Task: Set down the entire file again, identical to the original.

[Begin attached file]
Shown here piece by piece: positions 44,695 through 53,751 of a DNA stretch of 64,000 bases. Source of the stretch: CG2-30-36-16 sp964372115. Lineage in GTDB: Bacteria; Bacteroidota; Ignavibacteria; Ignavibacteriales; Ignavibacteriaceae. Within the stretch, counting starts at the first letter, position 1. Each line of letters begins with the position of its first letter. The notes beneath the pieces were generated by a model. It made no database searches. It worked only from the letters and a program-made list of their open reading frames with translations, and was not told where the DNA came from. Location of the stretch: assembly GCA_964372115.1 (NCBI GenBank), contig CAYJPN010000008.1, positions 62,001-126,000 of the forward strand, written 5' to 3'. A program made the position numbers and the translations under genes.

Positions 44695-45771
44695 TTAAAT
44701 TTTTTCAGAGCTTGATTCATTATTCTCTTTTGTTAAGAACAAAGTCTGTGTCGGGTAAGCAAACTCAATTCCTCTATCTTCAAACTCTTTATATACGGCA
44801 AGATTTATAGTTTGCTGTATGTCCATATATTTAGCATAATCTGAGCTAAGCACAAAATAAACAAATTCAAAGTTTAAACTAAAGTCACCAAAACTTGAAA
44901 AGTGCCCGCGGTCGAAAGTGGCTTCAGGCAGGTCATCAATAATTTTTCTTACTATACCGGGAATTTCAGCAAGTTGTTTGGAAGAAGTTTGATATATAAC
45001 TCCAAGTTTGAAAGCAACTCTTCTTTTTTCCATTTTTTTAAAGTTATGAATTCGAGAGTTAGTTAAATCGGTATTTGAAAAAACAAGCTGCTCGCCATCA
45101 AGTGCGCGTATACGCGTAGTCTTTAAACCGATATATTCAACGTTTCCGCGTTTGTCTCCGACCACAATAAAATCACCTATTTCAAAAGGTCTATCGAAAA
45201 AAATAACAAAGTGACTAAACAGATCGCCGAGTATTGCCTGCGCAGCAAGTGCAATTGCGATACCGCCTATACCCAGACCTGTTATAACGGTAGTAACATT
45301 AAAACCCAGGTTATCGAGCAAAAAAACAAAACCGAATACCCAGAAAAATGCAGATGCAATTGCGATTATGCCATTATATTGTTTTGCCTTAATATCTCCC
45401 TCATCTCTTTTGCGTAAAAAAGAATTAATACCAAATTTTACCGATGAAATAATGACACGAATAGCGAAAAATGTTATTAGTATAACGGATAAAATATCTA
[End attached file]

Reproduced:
Shown here piece by piece: positions 44,695 through 53,751 of a DNA stretch of 64,000 bases. Source of the stretch: CG2-30-36-16 sp964372115. Lineage in GTDB: Bacteria; Bacteroidota; Ignavibacteria; Ignavibacteriales; Ignavibacteriaceae. Within the stretch, counting starts at the first letter, position 1. Each line of letters begins with the position of its first letter. The notes beneath the pieces were generated by a model. It made no database searches. It worked only from the letters and a program-made list of their open reading frames with translations, and was not told where the DNA came from. Location of the stretch: assembly GCA_964372115.1 (NCBI GenBank), contig CAYJPN010000008.1, positions 62,001-126,000 of the forward strand, written 5' to 3'. A program made the position numbers and the translations under genes.

Positions 44695-45771
44695 TTAAAT
44701 TTTTTCAGAGCTTGATTCATTATTCTCTTTTGTTAAGAACAAAGTCTGTGTCGGGTAAGCAAACTCAATTCCTCTATCTTCAAACTCTTTATATACGGCA
44801 AGATTTATAGTTTGCTGTATGTCCATATATTTAGCATAATCTGAGCTAAGCACAAAATAAACAAATTCAAAGTTTAAACTAAAGTCACCAAAACTTGAAA
44901 AGTGCCCGCGGTCGAAAGTGGCTTCAGGCAGGTCATCAATAATTTTTCTTACTATACCGGGAATTTCAGCAAGTTGTTTGGAAGAAGTTTGATATATAAC
45001 TCCAAGTTTGAAAGCAACTCTTCTTTTTTCCATTTTTTTAAAGTTATGAATTCGAGAGTTAGTTAAATCGGTATTTGAAAAAACAAGCTGCTCGCCATCA
45101 AGTGCGCGTATACGCGTAGTCTTTAAACCGATATATTCAACGTTTCCGCGTTTGTCTCCGACCACAATAAAATCACCTATTTCAAAAGGTCTATCGAAAA
45201 AAATAACAAAGTGACTAAACAGATCGCCGAGTATTGCCTGCGCAGCAAGTGCAATTGCGATACCGCCTATACCCAGACCTGTTATAACGGTAGTAACATT
45301 AAAACCCAGGTTATCGAGCAAAAAAACAAAACCGAATACCCAGAAAAATGCAGATGCAATTGCGATTATGCCATTATATTGTTTTGCCTTAATATCTCCC
45401 TCATCTCTTTTGCGTAAAAAAGAATTAATACCAAATTTTACCGATGAAATAATGACACGAATAGCGAAAAATGTTATTAGTATAACGGATAAAATATCTA